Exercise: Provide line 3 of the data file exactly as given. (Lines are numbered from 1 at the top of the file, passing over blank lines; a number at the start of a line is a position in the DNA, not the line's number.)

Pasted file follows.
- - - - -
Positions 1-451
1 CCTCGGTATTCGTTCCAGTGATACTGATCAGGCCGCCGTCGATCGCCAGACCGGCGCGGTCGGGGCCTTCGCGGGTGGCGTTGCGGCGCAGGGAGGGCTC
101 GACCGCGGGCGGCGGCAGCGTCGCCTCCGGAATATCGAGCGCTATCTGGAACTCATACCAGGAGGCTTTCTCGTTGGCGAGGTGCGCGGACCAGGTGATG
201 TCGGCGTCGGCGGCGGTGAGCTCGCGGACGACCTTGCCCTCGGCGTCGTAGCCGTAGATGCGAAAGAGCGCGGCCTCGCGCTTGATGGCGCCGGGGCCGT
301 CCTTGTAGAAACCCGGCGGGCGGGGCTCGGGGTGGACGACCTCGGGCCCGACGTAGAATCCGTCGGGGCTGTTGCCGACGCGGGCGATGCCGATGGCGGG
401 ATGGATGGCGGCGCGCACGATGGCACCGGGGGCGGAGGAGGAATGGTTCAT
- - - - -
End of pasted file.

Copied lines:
101 GACCGCGGGCGGCGGCAGCGTCGCCTCCGGAATATCGAGCGCTATCTGGAACTCATACCAGGAGGCTTTCTCGTTGGCGAGGTGCGCGGACCAGGTGATG